Tougher Medicaid Law: A Sign of Things to Come?

Medicaid Laws
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Written by David Jacoby, Esq.

Reviewed by Mary Trotter, Esq.

Recently, I had the opportunity to deal with the State of New Jersey Medicaid System. I quickly determined that although the Medicaid System for Long-Term Care in Florida has its difficulties and the Long-Term Care Planning techniques are ever dwindling in Florida, Florida still has many planning opportunities that are no longer available in the State of New Jersey.

Here are some on the laws of the State of New Jersey:

  1. NO PERSONAL SERVICE CONTRACTS: New Jersey does not recognize Personal Service Contracts, wherein a Medicaid applicant can pay another individual (many times a family member) for coordinating their affairs. In many cases, the family member will utilize the monies paid for the benefit of the Medicaid applicant in the future.
  2. NO UNOCCUPIED HOMESTEAD PROPERTY EXCLUSION: New Jersey does not permit you to keep your homestead home unless there is a living spouse who is residing in the home or your are going to return to your home within the next six (6) months.       In Florida, the Medicaid Office accepts the statement that the Medicaid applicant (or a representative’s statement on their behalf) intends to return to the home. This statement is taken on its face without further investigation as to the true possibility of the individual actually ever being able to return to there home.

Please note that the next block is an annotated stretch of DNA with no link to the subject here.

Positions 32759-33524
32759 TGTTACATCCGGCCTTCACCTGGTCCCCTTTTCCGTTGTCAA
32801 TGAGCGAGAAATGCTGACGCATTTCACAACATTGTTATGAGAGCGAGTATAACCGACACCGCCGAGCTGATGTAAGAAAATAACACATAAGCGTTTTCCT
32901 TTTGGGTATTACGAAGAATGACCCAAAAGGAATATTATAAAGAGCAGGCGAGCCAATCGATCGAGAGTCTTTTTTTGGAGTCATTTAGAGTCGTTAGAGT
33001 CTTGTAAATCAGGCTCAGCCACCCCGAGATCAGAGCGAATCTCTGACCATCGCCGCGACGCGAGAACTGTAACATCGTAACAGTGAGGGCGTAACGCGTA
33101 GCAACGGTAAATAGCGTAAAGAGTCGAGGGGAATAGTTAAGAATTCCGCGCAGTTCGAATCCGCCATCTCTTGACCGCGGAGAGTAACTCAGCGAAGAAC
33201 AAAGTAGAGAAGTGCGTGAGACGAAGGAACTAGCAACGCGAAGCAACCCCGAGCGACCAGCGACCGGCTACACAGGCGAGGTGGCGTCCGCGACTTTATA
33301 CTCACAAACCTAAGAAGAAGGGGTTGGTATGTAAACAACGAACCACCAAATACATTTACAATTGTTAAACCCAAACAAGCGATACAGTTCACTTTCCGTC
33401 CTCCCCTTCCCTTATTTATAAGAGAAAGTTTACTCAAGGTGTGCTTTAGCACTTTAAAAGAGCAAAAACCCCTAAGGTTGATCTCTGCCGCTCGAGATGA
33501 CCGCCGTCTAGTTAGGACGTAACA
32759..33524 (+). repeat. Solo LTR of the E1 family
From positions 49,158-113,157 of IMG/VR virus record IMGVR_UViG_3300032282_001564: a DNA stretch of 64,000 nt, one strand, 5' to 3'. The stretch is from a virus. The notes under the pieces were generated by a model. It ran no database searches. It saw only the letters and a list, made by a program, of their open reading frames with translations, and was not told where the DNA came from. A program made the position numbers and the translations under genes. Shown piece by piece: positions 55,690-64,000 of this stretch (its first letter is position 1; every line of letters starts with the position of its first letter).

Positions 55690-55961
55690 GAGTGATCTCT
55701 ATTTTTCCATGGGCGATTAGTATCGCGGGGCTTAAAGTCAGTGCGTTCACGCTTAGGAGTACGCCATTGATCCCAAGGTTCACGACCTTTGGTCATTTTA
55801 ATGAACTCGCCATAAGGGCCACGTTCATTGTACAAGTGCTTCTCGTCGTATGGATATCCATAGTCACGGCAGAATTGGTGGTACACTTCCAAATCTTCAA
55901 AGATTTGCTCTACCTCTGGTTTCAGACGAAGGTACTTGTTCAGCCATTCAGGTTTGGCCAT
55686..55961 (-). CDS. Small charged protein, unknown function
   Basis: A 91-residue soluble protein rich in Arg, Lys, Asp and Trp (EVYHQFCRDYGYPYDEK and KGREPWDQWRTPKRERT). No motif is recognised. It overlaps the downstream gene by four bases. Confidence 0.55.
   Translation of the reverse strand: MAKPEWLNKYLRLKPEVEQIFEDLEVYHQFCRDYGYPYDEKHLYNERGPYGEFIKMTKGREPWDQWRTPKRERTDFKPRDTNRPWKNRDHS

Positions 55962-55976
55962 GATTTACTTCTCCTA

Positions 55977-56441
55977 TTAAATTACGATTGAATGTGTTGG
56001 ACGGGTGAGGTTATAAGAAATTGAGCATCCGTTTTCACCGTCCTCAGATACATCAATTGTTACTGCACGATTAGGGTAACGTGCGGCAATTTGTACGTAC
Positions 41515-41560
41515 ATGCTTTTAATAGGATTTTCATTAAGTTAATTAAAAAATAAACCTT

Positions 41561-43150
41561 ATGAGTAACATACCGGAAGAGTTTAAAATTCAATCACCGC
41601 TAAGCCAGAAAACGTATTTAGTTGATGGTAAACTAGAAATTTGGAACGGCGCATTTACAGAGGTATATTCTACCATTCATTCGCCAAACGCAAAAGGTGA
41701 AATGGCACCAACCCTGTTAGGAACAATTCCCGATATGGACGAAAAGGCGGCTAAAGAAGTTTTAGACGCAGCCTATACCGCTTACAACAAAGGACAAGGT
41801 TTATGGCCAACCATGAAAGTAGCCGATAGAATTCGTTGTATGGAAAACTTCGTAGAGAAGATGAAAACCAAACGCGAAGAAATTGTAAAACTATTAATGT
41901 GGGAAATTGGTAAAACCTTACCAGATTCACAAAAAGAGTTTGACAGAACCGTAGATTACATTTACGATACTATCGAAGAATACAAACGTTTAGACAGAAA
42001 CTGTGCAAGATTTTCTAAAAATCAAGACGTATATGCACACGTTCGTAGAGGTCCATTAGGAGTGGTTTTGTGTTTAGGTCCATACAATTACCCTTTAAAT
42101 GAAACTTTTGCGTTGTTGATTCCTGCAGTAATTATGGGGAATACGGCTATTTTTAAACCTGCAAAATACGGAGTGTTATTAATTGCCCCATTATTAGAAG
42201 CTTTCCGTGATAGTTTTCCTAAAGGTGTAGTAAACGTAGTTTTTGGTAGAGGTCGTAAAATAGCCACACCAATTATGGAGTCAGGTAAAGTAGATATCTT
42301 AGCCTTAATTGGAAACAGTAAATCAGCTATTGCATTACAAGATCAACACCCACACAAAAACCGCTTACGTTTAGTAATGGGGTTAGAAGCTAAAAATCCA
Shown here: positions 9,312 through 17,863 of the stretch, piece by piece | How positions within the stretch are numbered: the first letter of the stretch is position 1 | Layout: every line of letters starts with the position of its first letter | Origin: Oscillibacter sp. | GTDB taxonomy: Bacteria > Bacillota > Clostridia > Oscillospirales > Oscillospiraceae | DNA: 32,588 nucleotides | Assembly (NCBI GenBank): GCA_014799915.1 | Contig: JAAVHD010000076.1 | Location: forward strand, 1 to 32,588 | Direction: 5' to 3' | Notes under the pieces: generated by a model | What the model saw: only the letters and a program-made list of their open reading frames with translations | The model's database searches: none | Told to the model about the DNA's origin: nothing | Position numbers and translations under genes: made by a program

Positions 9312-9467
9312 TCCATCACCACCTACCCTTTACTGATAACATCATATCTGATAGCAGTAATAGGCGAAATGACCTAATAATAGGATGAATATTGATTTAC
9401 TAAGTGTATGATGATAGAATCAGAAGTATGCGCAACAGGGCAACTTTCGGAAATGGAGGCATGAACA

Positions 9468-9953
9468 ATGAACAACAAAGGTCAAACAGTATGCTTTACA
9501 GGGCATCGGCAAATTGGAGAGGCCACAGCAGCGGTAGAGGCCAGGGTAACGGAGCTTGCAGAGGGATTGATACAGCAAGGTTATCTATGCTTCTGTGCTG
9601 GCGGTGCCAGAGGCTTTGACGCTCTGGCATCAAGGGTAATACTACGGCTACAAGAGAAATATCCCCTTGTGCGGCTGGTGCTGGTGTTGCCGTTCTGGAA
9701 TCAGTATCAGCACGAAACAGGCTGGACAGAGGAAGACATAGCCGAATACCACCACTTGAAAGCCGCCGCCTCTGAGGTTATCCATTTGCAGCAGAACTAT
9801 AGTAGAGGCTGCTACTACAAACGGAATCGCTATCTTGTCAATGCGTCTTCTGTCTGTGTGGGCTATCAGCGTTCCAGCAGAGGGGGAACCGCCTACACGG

3. NO EXCLUDING RENTAL REAL PROPERTY AS INCOME SOURCES OF THE APPLICANT: New Jersey does not permit any residential rentals to count as income sources for the Medicaid applicant. New Jersey Medicaid does permit commercial rentals to count as an income source if the applicant’s equity interest is six (6) percent of the value of the property or less. Florida permits rental real property (both residential and commercial) to be maintained by a Medicaid applicant.       The rentals are treated as an income source, provided they are receiving fair market value rent, and not as a countable asset.

This is just an example of what types of changes in the Medicaid Law in Florida we can expect in the future.

These anticipated changes make Medicaid Planning attorneys continually attempt to have their clients prepare for their Long-Term Care needs earlier and earlier. Since Medicaid Laws typically apply prospectively and not retroactively, the home of Medicaid Planning Attorneys is to have their clients “grandfather” into the current law, even if their need for assistance is not immanent. We are now definitely fighting a two-headed dragon; one head is the factual scenario surrounding the individual applicant, and the other head is the concern over the changing landscape of the Medicaid Laws in Florida.